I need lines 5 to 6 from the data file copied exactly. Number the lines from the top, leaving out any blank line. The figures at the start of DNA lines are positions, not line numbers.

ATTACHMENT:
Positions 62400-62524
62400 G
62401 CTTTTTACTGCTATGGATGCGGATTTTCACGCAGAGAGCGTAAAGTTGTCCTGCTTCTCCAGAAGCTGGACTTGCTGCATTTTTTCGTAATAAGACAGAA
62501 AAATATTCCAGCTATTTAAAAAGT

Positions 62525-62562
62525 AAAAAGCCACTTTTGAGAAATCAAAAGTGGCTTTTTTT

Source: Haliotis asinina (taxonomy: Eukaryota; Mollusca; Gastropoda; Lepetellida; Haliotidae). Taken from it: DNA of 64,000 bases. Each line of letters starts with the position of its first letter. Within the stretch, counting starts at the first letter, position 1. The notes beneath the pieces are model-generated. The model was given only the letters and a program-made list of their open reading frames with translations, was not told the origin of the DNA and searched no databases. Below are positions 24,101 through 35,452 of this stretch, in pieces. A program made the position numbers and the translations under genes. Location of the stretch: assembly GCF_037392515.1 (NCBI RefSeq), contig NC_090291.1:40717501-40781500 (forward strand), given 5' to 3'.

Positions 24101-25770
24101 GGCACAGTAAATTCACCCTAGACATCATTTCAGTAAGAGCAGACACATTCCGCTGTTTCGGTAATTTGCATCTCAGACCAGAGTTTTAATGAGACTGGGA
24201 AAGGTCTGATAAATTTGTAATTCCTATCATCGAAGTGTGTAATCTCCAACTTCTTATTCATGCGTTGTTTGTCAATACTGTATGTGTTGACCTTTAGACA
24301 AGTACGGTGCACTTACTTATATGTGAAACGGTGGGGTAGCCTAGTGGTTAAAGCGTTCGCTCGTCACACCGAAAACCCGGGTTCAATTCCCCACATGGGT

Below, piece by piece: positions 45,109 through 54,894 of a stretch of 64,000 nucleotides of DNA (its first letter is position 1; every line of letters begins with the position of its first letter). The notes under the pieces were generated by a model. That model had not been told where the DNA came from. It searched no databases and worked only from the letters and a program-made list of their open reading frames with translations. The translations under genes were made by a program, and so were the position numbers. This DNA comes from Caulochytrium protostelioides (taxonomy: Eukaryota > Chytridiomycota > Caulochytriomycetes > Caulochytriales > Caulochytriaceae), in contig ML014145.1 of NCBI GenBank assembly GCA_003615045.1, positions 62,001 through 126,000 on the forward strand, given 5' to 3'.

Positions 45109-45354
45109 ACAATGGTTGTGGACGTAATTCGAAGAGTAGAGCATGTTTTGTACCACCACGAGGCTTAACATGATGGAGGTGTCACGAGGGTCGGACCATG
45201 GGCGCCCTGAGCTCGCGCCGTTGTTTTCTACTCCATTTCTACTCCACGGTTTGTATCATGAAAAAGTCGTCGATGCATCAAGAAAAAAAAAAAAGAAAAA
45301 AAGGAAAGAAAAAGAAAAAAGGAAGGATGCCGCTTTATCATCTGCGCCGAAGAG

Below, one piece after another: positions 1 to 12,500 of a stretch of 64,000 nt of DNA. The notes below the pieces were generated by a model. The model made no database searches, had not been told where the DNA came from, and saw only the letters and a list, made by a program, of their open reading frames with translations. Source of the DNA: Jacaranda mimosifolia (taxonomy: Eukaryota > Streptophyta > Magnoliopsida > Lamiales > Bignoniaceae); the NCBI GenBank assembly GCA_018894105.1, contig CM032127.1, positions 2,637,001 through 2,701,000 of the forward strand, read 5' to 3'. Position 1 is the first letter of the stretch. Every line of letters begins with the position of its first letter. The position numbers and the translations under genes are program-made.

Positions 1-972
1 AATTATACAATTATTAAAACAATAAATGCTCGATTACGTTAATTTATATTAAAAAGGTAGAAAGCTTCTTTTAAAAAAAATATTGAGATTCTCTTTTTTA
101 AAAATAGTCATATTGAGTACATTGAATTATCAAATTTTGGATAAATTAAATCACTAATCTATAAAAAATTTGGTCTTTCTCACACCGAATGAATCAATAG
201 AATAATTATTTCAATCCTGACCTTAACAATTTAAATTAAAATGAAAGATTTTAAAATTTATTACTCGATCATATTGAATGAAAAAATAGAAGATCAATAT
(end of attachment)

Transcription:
Positions 62525-62562
62525 AAAAAGCCACTTTTGAGAAATCAAAAGTGGCTTTTTTT